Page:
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coastal sunshine ideas

Survival on the wet coast

A word of why the south is fat
Hard to say when that became southern. Into the 60s a lot of southern families cooked and way back then the ‘holy trinity’ of traditional southern cooking was sugar, salt, and lard. bacon with a pinch of salt and a goodly amount of sugar was the norm. Back in the 1890s sugar and lard gave you quick energy and slow burning calories to get you through heavy physical labor. When the heavy labor went away the calorie count stayed the same and southern waistlines ballooned. Food has become a symbol of love and comfort. One thing that has, as far as I can tell, stayed the same is the idea that meat makes a meal. If money is tight it might be chicken necks, gizzards or pig’s feet fried or chitlins but some critter’s got to die if you don’t want to call it a snack.Read more: http://freethoughtblogs.com/ashleymiller/2012/09/13/the-food-of-my-childhood-the-food-of-southern-poor-white-trash/#ixzz3feGeOS82If you look at a lot of fad elitist-ish foodie foods, they are the poor cuisine of somewhere else, and are just “special” because whatever is usual for somewhere else is unusual here. There’s really no justification for holding some bright line between “good” food and “poor” food.Read more: http://freethoughtblogs.com/ashleymiller/2012/09/13/the-food-of-my-childhood-the-food-of-southern-poor-white-trash/#ixzz3feHaUyBK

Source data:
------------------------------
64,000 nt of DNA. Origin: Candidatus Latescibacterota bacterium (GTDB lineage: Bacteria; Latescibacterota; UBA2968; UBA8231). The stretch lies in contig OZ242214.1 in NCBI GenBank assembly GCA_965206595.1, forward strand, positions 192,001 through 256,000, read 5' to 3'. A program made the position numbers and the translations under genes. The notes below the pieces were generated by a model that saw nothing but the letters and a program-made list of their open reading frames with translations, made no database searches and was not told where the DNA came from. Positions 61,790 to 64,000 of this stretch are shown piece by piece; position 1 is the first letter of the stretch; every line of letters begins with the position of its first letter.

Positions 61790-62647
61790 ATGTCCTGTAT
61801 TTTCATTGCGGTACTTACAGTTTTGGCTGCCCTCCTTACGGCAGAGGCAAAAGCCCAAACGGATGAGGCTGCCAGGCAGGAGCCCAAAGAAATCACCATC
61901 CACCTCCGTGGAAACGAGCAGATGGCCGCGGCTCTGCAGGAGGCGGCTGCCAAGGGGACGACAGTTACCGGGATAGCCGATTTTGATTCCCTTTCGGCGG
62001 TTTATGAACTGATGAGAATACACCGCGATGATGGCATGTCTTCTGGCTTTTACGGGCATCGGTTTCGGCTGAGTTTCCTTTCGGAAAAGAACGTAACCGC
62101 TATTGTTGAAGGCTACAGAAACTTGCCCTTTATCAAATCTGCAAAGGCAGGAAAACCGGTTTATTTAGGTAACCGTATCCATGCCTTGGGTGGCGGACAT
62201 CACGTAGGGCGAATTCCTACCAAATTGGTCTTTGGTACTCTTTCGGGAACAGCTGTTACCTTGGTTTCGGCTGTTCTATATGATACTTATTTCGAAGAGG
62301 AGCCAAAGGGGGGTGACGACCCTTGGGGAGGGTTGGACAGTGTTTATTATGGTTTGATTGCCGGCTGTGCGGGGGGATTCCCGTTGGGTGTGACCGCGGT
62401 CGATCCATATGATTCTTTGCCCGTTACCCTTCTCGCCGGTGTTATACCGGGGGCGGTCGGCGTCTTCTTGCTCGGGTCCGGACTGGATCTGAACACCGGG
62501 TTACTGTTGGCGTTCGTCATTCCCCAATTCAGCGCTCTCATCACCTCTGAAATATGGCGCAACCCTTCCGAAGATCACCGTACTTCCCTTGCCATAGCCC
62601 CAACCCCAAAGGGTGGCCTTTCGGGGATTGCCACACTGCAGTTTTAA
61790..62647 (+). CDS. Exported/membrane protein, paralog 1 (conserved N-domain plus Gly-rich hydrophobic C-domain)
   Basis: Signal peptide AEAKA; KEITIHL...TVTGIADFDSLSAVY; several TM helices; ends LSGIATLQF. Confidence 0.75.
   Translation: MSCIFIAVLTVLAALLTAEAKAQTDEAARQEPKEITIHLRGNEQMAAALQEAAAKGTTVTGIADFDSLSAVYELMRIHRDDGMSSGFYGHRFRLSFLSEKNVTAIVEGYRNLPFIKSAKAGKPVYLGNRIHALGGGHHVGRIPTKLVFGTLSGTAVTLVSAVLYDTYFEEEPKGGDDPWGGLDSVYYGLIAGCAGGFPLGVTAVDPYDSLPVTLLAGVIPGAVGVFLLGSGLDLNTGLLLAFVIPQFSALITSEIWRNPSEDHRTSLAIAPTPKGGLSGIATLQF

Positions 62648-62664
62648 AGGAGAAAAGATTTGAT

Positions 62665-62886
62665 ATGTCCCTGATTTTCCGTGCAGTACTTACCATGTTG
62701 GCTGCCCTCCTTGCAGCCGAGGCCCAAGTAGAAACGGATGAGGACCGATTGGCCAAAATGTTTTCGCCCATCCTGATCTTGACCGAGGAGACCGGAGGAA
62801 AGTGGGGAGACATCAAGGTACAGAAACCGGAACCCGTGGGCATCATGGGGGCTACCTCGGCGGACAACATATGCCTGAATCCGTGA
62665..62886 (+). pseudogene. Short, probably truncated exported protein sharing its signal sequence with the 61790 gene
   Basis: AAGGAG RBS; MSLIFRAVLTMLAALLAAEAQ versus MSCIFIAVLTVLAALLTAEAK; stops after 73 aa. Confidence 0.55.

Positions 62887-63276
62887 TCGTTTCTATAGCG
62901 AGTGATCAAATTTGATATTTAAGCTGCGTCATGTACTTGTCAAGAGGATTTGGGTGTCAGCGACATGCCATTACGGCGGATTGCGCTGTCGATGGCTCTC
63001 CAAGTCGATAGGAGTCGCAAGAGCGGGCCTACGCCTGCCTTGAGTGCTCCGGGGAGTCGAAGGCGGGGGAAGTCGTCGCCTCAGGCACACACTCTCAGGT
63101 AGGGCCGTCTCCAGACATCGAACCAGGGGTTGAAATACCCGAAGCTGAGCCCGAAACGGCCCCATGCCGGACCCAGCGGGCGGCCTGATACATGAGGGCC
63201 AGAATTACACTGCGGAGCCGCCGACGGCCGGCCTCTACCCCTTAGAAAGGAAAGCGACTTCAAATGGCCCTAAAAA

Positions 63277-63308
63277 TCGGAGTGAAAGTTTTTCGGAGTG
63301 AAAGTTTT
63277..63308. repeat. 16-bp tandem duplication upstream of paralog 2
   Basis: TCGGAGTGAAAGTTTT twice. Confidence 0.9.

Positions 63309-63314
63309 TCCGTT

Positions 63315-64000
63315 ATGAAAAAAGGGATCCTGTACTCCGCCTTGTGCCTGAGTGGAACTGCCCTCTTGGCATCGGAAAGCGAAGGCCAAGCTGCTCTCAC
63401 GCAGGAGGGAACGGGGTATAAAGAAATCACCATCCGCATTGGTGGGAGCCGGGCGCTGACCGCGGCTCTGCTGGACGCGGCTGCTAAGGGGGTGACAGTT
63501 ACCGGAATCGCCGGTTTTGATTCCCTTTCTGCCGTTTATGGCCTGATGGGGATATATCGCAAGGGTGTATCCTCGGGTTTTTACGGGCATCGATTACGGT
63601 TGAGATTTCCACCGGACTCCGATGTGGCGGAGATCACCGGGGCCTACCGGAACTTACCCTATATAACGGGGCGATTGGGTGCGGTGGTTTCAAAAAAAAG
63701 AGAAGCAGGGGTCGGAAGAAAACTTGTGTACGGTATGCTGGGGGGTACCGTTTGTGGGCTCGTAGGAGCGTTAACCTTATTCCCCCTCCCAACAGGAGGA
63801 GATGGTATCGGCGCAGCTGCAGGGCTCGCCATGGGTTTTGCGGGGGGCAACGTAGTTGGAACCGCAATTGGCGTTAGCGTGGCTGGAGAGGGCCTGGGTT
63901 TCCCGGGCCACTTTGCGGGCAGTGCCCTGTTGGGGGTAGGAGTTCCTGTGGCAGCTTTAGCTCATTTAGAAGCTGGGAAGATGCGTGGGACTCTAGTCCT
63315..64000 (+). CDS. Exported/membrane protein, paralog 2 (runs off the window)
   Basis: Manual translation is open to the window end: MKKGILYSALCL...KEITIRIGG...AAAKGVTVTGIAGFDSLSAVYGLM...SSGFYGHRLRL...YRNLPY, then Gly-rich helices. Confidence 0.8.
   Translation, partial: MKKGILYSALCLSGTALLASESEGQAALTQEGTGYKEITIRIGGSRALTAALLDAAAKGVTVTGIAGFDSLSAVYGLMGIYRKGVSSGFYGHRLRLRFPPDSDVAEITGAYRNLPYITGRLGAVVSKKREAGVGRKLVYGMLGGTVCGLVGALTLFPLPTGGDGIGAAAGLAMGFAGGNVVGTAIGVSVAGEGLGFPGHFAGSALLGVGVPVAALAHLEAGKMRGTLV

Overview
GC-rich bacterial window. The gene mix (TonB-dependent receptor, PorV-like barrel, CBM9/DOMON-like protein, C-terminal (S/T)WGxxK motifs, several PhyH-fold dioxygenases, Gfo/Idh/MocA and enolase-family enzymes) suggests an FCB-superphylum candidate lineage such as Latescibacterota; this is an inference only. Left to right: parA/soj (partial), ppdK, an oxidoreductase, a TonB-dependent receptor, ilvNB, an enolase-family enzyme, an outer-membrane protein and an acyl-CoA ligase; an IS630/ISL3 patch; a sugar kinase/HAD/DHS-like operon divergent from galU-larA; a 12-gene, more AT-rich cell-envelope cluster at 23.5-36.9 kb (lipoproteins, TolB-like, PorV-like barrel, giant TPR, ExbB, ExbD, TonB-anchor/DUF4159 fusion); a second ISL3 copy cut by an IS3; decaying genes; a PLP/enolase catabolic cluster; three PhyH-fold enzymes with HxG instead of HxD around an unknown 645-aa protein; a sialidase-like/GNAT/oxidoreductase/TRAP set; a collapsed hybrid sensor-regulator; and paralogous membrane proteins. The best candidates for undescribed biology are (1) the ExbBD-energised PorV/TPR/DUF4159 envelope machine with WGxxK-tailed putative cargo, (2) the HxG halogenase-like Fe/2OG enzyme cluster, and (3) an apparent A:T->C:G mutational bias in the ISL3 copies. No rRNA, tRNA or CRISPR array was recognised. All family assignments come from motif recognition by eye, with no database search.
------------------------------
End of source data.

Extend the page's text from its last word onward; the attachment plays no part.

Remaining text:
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Poor Mans Recipes

  • Mashed potatoes with ketchup
  • Eggs with ketchup
  • cooked noodles and pour whatever bottle of sauce (or hell, chinese duck sauce packets if that was all I had left)
  • onion sandwiches on white bread with butter
  • Used milk (that is to say, the same bowl of milk used to ‘wet’ multiple bowls of cereal for multiple children). Multiple children sharing a single Wendy’s frosty. Kool-aid without any sugar (bleah!). Kool-Aid made with a couple dozen sugar packets ‘borrowed’ from the local Wendy’s. Graham cracker and syrup sandwiches. (Actually quite tasty!) Spaghetti with a ‘sauce’ of butter, oregano, and salt.Generic boxes of macaroni and cheese bought in 24-packs.You know, it’s those boxes of mac n cheese, and similar cheap, unhealthy food, that make me really understand why poor people can be overweight. The stuff is so cheap, and so terrible for you – a person could eat nothing but these and die of malnutrition even as they packed on the pounds Read more: http://freethoughtblogs.com/ashleymiller/2012/09/13/the-food-of-my-childhood-the-food-of-southern-poor-white-trash/#ixzz3feBdDxfo